How to compare Portable Projectors

How to compare Portable Projectors

How to compare Portable Projectors

Projectors have come a long way in the last few years. What was once the domain of professional Audio-Visual companies, with their enormous, heavy and technically difficult to use monsters moved into the simpler, more affordable home theatre style of projectors that we see everywhere.

In the most recent years, even those relatively expensive and bulky projectors sold for home theatre use, have evolved further into really compact, feature-packed, portable and easy to operate mini projectors we see today.

However, the market is absolutely flooded with different choices now. So how do you compare and decide which is the projector for you? The only way is to compare the specifications and the price.

While many projectors are being sold by different online vendors that LOOK exactly the same, there really are hundreds of variations that you can’t see just by looking at the picture of a projector.

The things to take into account are the following…

  • Size & Weight – the lighter units tend to also have less features built in although the outer case is the same.
  • Brightness of the output image – The standard of measurement is ANSI LUMENS and the higher the number, the brighter the image.
  • The “Throw” – which is the distance that the projector can be, or needs to be, in order for the image to be focussed properly.
  • The Projection Size – Which is how big the frame is on the wall or screen within which the images will be seen. Generally the measurements are taken corner to opposite corner, say bottom left to top right.
  • Power Source – This is how the unit gets the power it needs to project the image at optimum brightness and clarity. Some need mains power, some can operate with an external power bank (like a phone charger) and some have onboard rechargeable batteries. If there are onboard batteries, these projectors tend to be heavier in weight.
  • Input Connectivity – This is how you get the data from whatever it’s originating from (phone, laptop, memory stick etc) into the projector so it can be thrown up as an image. Generally the most common are USB, HDMI, AV and Wireless methods like WiFi and Bluetooth. The more of these different delivery methods the projector has, the better the product.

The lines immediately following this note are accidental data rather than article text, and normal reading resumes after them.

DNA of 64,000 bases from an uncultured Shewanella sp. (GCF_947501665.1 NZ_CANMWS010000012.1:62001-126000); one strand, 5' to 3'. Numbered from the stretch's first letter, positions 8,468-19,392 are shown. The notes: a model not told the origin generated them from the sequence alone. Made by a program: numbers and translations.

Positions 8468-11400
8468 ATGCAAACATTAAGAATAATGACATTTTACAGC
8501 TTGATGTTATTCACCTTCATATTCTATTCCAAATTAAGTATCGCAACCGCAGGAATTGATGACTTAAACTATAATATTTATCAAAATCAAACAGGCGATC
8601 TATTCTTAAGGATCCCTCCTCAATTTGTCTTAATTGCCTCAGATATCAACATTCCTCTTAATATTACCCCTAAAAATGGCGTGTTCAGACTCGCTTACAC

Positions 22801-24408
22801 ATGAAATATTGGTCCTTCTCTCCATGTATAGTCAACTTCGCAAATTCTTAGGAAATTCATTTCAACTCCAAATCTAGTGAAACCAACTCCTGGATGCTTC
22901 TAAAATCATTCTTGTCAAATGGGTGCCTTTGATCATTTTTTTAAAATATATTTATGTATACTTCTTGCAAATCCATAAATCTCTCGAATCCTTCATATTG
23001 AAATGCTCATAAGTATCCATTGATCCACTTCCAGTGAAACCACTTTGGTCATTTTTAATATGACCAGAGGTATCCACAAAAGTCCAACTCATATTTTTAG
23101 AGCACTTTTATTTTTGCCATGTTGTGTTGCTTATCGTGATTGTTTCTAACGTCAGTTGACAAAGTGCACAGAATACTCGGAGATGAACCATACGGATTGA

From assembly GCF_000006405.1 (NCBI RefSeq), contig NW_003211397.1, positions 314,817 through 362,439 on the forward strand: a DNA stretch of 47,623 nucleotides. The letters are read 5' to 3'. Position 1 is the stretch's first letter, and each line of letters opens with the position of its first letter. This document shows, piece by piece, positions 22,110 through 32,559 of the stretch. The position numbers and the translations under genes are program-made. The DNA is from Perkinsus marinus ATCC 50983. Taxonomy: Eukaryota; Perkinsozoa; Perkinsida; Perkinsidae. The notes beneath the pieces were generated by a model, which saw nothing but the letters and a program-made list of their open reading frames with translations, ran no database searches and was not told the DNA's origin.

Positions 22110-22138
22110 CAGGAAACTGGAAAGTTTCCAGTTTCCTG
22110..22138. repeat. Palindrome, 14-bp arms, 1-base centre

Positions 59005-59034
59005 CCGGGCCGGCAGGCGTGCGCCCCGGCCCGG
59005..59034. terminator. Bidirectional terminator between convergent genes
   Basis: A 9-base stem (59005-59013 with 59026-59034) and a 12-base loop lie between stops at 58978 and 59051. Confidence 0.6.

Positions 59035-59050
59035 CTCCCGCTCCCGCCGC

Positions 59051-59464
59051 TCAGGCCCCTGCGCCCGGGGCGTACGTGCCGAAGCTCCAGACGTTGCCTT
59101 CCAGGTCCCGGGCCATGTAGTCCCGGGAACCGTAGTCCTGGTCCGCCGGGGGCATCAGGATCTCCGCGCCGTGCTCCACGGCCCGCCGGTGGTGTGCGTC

• Output Connectivity – This generally refers to Audio or Sound. Usually one output Stereo Jack Port is what most will have. This allows you to send the sound out to an external device like a portable speaker, headphones or other audio device. Most projectors will have a small speaker onboard so in close quarters, you can hear the sound coming from the projector but these are generally only loud enough for 2 or 3 people close by to listen to effectively.
  • Mounting Socket – This is a screw port, usually underneath the projector that allows it to be attached to a tripod, gooseneck or other type of stand that allows it to be positioned and aimed with ease. The screw socket should be a standard photographic thread that’s common to all tripods and camera stands.
  • Imaging Technology – This is what kind of onboard equipment is being used to generate the image and project the image. Generally LCD is the standard for generating and LED is the standard for projecting.
  • Controls – How you control the projector is very important. Most come with a remote control, which is great, however the projector itself should also have a control panel of buttons. If anything should happen to the remote control, battery running out, becoming lost or damaged, it’s important that you can still use the projector without a remote control.
  • What Accessories are included – Remote control, power pack and whatever cables or adapters are needed to facilitate whatever input ports the projector has are what you’d expect to see. You don’t want to end up with a projector that you purchased for a cheap price and later find that that saving was eaten up by having to buy all the cables and accessories separately.
  • Manuals and Instructions – This is critical. If it doesn’t have a manual, you can be unable to figure out how to properly use all the inbuilt features. Quite often the manufacturers save both parts, space (on the unit) and money by making the controls very minimal but with complex operational sequences to have less buttons that can do a huge variety of things if pressed in the right combination. The manual is really important for understanding and navigating the connectivity and operation of the projector properly and to its greatest advantage.

At the end of the day, comparing which projector is right for you shouldn’t come down to price. Clearly the more reliable, feature-packed and higher quality units will tend to cost more so it really is a matter of getting what you pay for. It’s about comparing what will suit your individual needs the best way, and if you can find exact “like for like” in a cheaper deal, then you’ve got a winner.

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